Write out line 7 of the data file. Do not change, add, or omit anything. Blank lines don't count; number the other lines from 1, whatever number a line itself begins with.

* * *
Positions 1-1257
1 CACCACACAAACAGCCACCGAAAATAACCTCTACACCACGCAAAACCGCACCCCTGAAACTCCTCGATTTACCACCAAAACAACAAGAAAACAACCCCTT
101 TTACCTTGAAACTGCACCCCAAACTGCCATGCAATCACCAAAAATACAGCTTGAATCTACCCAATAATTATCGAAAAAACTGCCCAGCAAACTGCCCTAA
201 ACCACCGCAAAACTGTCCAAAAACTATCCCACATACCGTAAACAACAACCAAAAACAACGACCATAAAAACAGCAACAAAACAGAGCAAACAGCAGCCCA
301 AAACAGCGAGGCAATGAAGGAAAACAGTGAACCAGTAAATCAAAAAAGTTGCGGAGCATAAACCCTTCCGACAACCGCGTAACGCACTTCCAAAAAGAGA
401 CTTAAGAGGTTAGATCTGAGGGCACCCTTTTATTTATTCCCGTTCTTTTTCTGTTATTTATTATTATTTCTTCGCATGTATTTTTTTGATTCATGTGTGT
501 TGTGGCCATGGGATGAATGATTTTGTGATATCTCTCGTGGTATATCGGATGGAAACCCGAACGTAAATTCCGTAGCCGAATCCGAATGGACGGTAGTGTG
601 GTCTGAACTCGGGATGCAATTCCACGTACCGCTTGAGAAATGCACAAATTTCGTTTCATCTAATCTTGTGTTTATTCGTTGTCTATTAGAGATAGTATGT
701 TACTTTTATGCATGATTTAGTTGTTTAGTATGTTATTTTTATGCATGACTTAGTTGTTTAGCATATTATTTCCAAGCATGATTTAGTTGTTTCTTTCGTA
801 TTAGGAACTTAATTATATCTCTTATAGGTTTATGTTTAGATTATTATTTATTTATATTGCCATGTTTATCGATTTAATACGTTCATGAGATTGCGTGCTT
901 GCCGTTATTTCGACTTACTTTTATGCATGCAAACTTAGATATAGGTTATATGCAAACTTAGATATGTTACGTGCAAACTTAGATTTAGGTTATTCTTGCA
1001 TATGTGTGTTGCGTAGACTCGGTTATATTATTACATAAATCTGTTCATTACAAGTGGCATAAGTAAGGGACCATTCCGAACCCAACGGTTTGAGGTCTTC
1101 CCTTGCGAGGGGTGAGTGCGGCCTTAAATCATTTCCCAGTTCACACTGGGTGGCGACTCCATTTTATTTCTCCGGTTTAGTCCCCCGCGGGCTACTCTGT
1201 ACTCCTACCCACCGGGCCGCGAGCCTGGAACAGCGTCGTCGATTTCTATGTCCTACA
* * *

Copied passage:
501 TGTGGCCATGGGATGAATGATTTTGTGATATCTCTCGTGGTATATCGGATGGAAACCCGAACGTAAATTCCGTAGCCGAATCCGAATGGACGGTAGTGTG